Background: The benefits of minimally invasive total hip arthroplasty continue to be debated. The objective of this study was to investigate the role of patient education, accelerated rehabilitation, and improved pain control on the outcome of total hip arthroplasty performed through a small incision.
Methods: One hundred patients undergoing total hip arthroplasty at our institution were randomized into one of four groups on the basis of the size of the incision, preoperative counseling, the type of preoperative and postoperative rehabilitation, and the analgesia protocol. The operative parameters, complications, time to discharge to home, functional improvement, and patient satisfaction were assessed.
Results: The demographic distribution among the four groups was similar. The extent of functional improvement at the time of discharge to home, patient satisfaction, and walking ability at the time of discharge were better in patients who had received an accelerated preoperative and postoperative rehabilitation regimen regardless of the size of the incision. There was no difference in estimated blood loss, mean operative time, transfusion needs, or complications among the groups.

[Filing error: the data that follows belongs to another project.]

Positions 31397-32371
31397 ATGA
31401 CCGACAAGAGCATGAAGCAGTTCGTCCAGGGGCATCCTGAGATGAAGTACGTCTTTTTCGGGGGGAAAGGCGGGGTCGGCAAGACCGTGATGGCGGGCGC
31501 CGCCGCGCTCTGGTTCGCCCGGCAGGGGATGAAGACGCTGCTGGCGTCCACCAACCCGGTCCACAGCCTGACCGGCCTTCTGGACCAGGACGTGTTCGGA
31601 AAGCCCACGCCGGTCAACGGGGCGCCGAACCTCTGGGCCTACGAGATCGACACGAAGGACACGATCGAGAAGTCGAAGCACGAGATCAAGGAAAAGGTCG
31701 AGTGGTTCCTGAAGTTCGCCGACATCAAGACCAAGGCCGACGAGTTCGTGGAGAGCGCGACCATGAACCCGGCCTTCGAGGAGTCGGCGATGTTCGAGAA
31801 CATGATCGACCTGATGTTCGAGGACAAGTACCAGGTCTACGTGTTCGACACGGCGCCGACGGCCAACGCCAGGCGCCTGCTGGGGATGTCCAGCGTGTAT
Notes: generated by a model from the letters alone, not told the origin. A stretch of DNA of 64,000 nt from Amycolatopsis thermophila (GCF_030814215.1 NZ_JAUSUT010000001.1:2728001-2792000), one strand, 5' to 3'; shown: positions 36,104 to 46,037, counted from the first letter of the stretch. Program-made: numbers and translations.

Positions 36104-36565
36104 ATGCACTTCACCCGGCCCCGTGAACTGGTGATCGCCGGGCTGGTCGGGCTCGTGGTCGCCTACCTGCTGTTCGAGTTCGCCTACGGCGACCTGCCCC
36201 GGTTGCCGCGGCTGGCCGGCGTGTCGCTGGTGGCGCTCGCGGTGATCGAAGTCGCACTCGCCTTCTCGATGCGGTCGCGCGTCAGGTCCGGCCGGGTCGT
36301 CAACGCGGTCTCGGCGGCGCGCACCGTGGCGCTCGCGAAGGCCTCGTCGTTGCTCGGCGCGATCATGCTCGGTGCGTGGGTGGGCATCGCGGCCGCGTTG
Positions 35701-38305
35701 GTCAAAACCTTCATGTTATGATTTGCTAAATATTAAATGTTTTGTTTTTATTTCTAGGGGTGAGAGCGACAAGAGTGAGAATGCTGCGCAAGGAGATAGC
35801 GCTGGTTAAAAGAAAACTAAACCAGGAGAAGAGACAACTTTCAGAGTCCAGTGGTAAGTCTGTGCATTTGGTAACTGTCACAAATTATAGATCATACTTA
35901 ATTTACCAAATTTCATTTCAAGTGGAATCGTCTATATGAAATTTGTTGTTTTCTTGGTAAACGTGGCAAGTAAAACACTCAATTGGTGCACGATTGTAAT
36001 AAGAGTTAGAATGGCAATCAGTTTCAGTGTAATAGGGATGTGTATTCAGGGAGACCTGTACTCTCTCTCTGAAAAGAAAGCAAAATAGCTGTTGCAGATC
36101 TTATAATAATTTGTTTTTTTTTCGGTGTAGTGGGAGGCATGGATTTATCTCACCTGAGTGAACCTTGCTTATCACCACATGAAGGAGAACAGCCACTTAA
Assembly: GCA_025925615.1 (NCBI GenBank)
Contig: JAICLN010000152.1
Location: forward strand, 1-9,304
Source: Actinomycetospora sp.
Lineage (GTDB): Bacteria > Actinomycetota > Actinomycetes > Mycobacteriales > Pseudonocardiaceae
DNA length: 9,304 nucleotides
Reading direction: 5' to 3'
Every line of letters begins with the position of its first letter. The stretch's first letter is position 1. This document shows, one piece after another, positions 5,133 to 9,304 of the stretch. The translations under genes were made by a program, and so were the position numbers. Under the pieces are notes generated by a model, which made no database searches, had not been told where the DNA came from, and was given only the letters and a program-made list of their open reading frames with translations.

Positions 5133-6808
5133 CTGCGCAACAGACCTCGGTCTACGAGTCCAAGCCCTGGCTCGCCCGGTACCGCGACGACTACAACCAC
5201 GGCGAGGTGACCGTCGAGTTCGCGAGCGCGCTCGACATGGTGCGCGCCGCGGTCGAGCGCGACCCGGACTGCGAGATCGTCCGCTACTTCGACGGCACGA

Conclusions: This study highlights the importance of factors such as family education, patient preconditioning, preemptive analgesia, and accelerated preoperative and postoperative rehabilitation in influencing the outcome of total hip arthroplasty. The aforementioned factors, and not the surgical technique per se, may play a major role in imparting the better outcome after minimally invasive total hip arthroplasty that has been reported by various investigators.
Level of Evidence: Therapeutic Level II. See Instructions to Authors for a complete description of levels of evidence.
1 Rothman Institute of Orthopaedics, 925 Chestnut Street, Philadelphia, PA 19107